Buncefield Revisited: Lessons Learned, Progress Made Webinar
October 8, 2013
In December 2005, the UK experienced one of its most significant major incidents in decades - the Buncefield oil storage depot explosion. This incident was caused by a variety of factors including human errors, poor designs, improper operations priorities and management system failures. Costs were nearly £1 billion from the blast damage to the site and neighbouring industries, disruptions in fuel supply to Heathrow, and the emergency response and environmental cleanup. Additionally, years of litigation and nearly £10 million in fines and court costs ensued.
As a result of this incident, major improvements in the standards of safety and environmental protection for all UK sites storing large volumes of petro have occurred and are being systematically implemented. Also, a set of process safety leadership principles were established for top-level engagement in all businesses involved with significant risks to people and the environment.
In this webinar, we will review the major root causes of the Buncefield incident; key lessons "re-learned" in controlling major accident hazards; progress made in improving both the plant safety and environmental protection; and changes occurring with safety leadership in industry.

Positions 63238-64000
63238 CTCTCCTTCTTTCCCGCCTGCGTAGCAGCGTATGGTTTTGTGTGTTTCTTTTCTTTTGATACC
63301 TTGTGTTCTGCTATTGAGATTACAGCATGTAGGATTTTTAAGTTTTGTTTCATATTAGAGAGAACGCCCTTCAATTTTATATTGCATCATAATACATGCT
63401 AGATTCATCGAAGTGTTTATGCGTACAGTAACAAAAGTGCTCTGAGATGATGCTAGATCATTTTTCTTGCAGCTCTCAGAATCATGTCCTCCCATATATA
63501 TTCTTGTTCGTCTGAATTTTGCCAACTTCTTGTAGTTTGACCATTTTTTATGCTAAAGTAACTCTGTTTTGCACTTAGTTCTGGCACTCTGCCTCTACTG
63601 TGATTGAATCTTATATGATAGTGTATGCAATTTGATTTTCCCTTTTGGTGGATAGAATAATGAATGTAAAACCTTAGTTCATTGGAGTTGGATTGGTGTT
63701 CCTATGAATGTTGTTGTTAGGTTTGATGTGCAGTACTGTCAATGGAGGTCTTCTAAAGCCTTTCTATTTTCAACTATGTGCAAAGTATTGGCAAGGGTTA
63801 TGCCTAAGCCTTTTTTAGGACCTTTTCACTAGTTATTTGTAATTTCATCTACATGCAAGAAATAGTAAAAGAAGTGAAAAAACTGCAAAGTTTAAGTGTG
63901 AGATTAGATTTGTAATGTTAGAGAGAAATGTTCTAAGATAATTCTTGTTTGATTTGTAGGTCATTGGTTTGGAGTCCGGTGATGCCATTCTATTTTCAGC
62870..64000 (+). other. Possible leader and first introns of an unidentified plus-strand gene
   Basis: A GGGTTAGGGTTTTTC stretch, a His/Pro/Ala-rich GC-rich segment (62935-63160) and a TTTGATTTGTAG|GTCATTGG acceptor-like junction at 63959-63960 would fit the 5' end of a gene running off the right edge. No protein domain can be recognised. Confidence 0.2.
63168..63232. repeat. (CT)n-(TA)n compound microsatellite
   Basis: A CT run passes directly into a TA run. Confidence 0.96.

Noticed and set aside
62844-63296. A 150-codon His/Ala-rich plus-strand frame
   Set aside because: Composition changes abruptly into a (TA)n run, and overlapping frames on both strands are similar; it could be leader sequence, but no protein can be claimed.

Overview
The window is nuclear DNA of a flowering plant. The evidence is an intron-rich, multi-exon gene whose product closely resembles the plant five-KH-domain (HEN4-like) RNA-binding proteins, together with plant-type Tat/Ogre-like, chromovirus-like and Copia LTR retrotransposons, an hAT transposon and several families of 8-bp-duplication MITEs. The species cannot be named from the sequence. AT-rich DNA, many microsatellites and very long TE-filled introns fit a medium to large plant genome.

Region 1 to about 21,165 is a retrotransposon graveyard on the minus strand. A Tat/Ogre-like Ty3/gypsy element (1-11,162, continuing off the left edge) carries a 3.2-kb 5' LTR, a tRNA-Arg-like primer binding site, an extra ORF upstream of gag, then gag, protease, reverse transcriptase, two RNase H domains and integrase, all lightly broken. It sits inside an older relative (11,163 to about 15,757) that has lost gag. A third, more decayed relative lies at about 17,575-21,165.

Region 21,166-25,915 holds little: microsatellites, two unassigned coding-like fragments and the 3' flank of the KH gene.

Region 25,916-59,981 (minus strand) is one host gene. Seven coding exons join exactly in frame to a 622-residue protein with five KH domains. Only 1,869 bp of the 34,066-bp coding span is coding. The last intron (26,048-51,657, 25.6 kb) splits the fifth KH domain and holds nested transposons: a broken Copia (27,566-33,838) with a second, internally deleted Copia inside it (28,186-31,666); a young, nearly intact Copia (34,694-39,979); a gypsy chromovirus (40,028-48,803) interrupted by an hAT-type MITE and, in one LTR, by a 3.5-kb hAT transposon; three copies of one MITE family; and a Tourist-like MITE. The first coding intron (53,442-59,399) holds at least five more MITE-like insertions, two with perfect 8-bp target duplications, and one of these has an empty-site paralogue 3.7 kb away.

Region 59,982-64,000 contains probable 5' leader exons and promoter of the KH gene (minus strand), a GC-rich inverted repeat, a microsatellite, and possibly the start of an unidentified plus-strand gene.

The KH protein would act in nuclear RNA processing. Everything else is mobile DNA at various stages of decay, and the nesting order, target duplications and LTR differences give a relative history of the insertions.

What You Will Learn:
- The root causes of the Buncefield incident
- Generic causes of major accidents
- Programmatic "fixes" for broad sets of accident hazards
- Management "fixes" for major accident hazards
Mark Manton, PhD, has over 30 years of experience working in the oil and gas industry, during which he has participated in a variety of assignments for Shell Oil and served as the lead for Process Safety Management at a Shell Oil refinery. Manton was also Chairman of the UK Petroleum Industry Association's Process Safety Leadership Network and served on the working group for environmental risk assessment of the Combined Downstream Oil Industry Forum. He has extensive experience working with the UK HSE and demonstrating industrial practices in refineries are compliant with the ALARP principle.
Duration: 55 minutes
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